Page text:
Diabetes is responsible for thousands of disabilities and deaths in Ghana. The health system has not matured to manage diabetes effectively, especially type 1 diabetes. Studies available on type 1 diabetes care in Ghana are almost non-existent.
Understanding of the disease is less than satisfactory among patients, leading to delayed recognition of complications. Awareness thus is very low among the populace. The cost of treatment, need for lifelong medication, coupled with limited availability of diabetic supplies in the public sector and cost in the private sector are barriers for treatment compliance. The challenges type 1 diabetics in Ghana face are many, including lack of access to insulin, education about diabetes, cost of management and supplies, stigmatization, etc.
In Ghana, just like in most developing countries, chronic diseases such as type 1 diabetes have not been recognized until recently. Taking care of people living with diabetes is difficult due to lack of resources. There is a limited educational system to train people to become specialists, diabetes educators etc. Only a few professionally trained diabetes management service providers are available, and access to their services is difficult since it costs several hundred Ghanaian cedis. Providers are not always aware of the most effective interventions and tend to spend more time on acute management than chronic care.
Widespread lack of knowledge about type 1 diabetes care impedes patients’ ability to manage their condition.This inadequate or lack of basic type 1 diabetes knowledge therefore leads to neglect in the treatment and management of diabetes, with patients stopping their treatments for several months which results in life-threatening complications. Educational activities for people with type 1 diabetes are practically non-existent. The barriers include lack of time, cultural and economic constraints, the lack of availability of treatments and funds, the cost of food, and the lack of training for healthcare providers.
Most patients are also not well informed as to the right nutrition available for type 1 diabetics. They sometimes follow their prescriptions and insulin regimens while neglecting the importance of the various food groups which are required for healthy growth and development. Our diets are mostly carbohydrate based and portions are not at all adhered to, therefore carbohydrate counting is rarely done.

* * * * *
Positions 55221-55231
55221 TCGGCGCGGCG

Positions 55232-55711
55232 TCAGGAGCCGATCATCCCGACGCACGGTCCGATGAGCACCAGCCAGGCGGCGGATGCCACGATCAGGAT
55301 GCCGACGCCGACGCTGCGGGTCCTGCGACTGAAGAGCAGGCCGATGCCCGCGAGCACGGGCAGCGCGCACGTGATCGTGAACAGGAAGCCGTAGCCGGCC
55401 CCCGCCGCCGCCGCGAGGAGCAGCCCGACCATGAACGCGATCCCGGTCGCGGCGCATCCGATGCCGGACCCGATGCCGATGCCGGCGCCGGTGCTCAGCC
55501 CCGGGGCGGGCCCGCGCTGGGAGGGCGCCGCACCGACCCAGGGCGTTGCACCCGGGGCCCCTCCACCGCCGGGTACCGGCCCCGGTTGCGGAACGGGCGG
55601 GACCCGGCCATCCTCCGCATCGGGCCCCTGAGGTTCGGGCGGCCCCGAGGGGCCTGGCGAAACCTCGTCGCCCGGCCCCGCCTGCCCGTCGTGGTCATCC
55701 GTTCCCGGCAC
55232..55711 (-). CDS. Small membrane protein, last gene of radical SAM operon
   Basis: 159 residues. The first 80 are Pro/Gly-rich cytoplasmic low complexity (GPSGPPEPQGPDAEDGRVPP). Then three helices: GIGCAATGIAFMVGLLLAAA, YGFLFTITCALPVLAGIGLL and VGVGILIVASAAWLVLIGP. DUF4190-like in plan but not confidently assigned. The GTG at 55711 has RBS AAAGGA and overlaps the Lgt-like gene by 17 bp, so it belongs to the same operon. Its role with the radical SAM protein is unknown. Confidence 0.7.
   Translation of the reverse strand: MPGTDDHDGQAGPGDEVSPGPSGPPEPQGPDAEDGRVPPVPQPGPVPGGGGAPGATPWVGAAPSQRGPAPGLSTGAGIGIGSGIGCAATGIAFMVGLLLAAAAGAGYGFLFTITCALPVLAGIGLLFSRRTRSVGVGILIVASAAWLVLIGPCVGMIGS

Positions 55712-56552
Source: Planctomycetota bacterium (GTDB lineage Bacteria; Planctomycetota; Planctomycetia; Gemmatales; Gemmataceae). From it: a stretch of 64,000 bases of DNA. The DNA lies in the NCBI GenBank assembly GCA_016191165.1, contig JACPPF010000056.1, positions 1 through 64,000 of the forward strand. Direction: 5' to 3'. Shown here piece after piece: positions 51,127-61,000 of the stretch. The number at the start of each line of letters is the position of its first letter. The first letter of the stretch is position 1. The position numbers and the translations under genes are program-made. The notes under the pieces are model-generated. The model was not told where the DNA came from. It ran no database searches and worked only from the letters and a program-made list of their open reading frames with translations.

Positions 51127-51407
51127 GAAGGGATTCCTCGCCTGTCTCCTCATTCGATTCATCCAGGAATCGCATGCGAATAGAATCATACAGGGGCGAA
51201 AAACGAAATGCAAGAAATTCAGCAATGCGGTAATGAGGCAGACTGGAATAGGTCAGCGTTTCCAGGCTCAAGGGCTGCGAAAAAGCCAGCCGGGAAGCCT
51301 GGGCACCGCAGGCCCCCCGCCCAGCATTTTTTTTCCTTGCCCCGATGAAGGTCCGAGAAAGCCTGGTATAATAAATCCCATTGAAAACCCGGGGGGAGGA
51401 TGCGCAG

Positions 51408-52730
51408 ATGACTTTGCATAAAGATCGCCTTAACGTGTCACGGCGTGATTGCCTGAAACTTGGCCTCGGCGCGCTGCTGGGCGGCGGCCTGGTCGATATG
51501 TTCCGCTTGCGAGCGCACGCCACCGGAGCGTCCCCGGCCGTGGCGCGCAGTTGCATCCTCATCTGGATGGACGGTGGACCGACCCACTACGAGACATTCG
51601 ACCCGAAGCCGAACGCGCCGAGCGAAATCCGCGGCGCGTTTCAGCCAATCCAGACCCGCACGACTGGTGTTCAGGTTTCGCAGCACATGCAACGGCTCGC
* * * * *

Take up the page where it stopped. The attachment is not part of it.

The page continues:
In Ghana, the population holds a certain prejudice against persons living with diabetes. Out of ignorance of the condition, type 1 diabetics are seen and perceived as suffering from an evil disease that has befallen them. Widespread perceptions are that the disease is contagious and merely having close contact with a diabetic could result in contracting it. If a diabetic is injecting insulin, people assume they are abusing hard drugs.
Access to Insulin
Insulin is not available to every diabetic in Ghana. For those in the rural areas, access to constant supply of insulin is almost impossible. People living with type 1 diabetes have to travel from far places in order to obtain their insulin. Available ones are too expensive for universal affordability. Though the National Health Insurance Scheme (NHIS) provides patients their insulin, it is only a part payment of the total cost. Insulin pens and pumps are very expensive. These items are almost surreal to us and most diabetics have never seen them before.
In a country such as Ghana with its erratic power supply, keeping insulin cool is another issue a diabetic has to contend with. Patients who are able to afford insulin have trouble preserving it because there is inconsistent supply of electricity.
In Ghana, type 1 diabetes is termed as a rich man’s disease. A look at the situation makes that term a true reflection of the disease because diabetes supplies such as glucometers, test strips, syringes, urine/ketone testers etc. are expensive and the NHIS does not cover any payment for other diabetes supplies. In some cases people have to pay for their treatment in full. More than 70% of people may never test their blood sugar levels on a long-term, regular basis. Supplies are so expensive that many people living with diabetes turn to the use of herbs which are not credible and cost them their lives.
In conclusion, type 1 diabetics in Ghana are bedeviled by a number of problems. Lack of education about diabetes, stigmatization, inadequate access to and costly insulin and supplies make life with diabetes in Ghana difficult. However, with the ever changing world, I have hope for more education, awareness an increased support for people living with type 1 diabetes in Ghana.
Yaa has had type 1 diabetes since age 14. She is a General Nurse working with a Government Hospital in Tarkwa, the Western Region of Ghana. She has a goal of one day becoming a diabetes educator. As a practicing nurse, she is very interested in diabetes awareness. Yaa is also a member of Diabetes Youth Care (DYC), a local organization in Ghana which aims to reach out to Ghanaian youth living with diabetes.